Document Detail


Changes in neurotransmitter turnover in locus coeruleus produced by changes in arterial blood pressure.
MedLine Citation:
PMID:  2461245     Owner:  NLM     Status:  MEDLINE    
Abstract/OtherAbstract:
The effect of drug-induced hypertension and hypotension on neurotransmitter metabolism in the locus coeruleus (LC) of urethane anesthetized rats was studied using in vivo electrochemical methods. Peaks were seen at +0.15 V and +0.28 V. Studies with alpha-methylparatyrosine, fusaric acid and pargyline showed the first peak was produced by extracellular fluid dihydroxyphenylacetic acid (DOPAC) while the second peak was 5-hydroxyindoleacetic acid (5-HIAA). Phenylephrine was infused intravenously to raise the blood pressure by 50 mmHg, nitroprusside IV was used to reduce the blood pressure by 20 mmHg. During phenylephrine hypertension, the electrochemical signal for DOPAC showed an initial small reduction followed by a later significant increase which persisted even after the infusion was stopped. The signal for 5-HIAA rose with the onset of hypertension and remained elevated. Nitroprusside hypotension did not change the DOPAC peak but did lead to an immediate and persistent increase in the electrochemical 5-HIAA peak. To confirm the electrochemical findings, other groups of rats were decapitated during and after hypertensive and hypotensive drug infusions and the LC was assayed for norepinephrine, dopamine, DOPAC, serotonin, and 5-HIAA using HPLC with electrochemical detection. Changes in tissue DOPAC and 5-HIAA concentrations supported the electrochemical electrode observations. The effect of clonidine on the electrochemical recordings from LC was also studied. Clonidine reduced the catechol peak. No change was observed in the 5-HIAA peak during the infusion, but the 5-HIAA peak went up after the infusion was stopped. These experiments show that hypertension, hypotension, and alpha-2 agonists lead to changes in catecholamine and indoleamine metabolism in LC.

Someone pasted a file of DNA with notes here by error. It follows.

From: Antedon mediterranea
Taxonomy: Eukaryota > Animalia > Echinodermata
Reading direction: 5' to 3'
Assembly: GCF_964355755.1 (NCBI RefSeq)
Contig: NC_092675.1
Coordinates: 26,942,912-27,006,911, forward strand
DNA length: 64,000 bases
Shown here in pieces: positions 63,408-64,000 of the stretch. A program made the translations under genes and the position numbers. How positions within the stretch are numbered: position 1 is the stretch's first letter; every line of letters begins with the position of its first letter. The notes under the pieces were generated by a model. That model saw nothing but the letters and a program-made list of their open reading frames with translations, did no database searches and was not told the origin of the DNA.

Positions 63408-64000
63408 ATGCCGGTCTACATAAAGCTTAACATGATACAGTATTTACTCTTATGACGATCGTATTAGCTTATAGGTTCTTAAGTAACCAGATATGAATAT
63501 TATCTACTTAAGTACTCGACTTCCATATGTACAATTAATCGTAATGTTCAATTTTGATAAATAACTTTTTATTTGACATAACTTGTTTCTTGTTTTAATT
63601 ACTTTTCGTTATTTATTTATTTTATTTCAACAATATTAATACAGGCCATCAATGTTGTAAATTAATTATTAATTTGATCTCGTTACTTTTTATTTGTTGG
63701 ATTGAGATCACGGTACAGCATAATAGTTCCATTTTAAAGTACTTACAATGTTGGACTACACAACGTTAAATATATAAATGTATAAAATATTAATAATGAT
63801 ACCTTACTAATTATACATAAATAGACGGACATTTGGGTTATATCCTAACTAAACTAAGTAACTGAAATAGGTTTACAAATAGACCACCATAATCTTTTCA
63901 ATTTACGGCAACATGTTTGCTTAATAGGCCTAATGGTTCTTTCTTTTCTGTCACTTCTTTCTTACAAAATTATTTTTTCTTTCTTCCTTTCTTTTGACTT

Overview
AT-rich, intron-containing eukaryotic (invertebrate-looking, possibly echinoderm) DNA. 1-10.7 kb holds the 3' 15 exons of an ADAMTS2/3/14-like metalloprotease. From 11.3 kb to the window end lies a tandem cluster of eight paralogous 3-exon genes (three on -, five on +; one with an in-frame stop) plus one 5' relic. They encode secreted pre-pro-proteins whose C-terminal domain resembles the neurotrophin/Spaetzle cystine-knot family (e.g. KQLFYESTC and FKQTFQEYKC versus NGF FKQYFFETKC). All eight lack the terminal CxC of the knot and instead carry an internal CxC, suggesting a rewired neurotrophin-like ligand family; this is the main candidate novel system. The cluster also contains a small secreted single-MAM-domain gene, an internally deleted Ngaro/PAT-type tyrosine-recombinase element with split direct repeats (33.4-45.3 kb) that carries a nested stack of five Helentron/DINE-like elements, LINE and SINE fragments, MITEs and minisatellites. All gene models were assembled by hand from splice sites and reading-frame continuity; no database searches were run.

Authors:
D Bhaskaran; C R Freed
Related Documents :
2455165 - Reflex vasoconstrictor responses to cardiopulmonary baroreceptor unloading, head-up til...
24651965 - Particle shape effects on the stress response of granular packings.
2916635 - Intravenous clonidine hydrochloride toxicity in pregnant ewes.
23721955 - Does exposure to chronic stress influence blood pressure in rats?
762665 - Effects of antihypertensive treatment on systolic blood pressure and renin in experimen...
1779935 - Systemic hemodynamic pattern in primary hyperparathyroidism and its changes after parat...
Publication Detail:
Type:  Journal Article; Research Support, U.S. Gov't, P.H.S.    
Journal Detail:
Title:  Brain research bulletin     Volume:  21     ISSN:  0361-9230     ISO Abbreviation:  Brain Res. Bull.     Publication Date:  1988 Aug 
Date Detail:
Created Date:  1988-12-27     Completed Date:  1988-12-27     Revised Date:  2007-11-14    
Medline Journal Info:
Nlm Unique ID:  7605818     Medline TA:  Brain Res Bull     Country:  UNITED STATES    
Other Details:
Languages:  eng     Pagination:  191-9     Citation Subset:  IM    
Affiliation:
Department of Medicine, University of Colorado Health Sciences Center, Denver 80262.
Export Citation:
APA/MLA Format     Download EndNote     Download BibTex
MeSH Terms
Descriptor/Qualifier:
3,4-Dihydroxyphenylacetic Acid / metabolism
Animals
Blood Pressure* / drug effects
Hydroxyindoleacetic Acid / metabolism
Hypertension / metabolism*
Hypotension / metabolism*
Locus Coeruleus / metabolism*
Male
Neurotransmitter Agents / metabolism*
Rats
Rats, Inbred Strains
Grant Support
ID/Acronym/Agency:
HL30722/HL/NHLBI NIH HHS; NS09199/NS/NINDS NIH HHS; NS18639/NS/NINDS NIH HHS
Chemical
Reg. No./Substance:
0/Neurotransmitter Agents; 102-32-9/3,4-Dihydroxyphenylacetic Acid; 54-16-0/Hydroxyindoleacetic Acid

From MEDLINE®/PubMed®, a database of the U.S. National Library of Medicine


Previous Document:  The effects of transurethral prostatectomy on serum prostate specific antigen.
Next Document:  Lack of long-term monoamine depletions following repeated or continuous exposure to cocaine.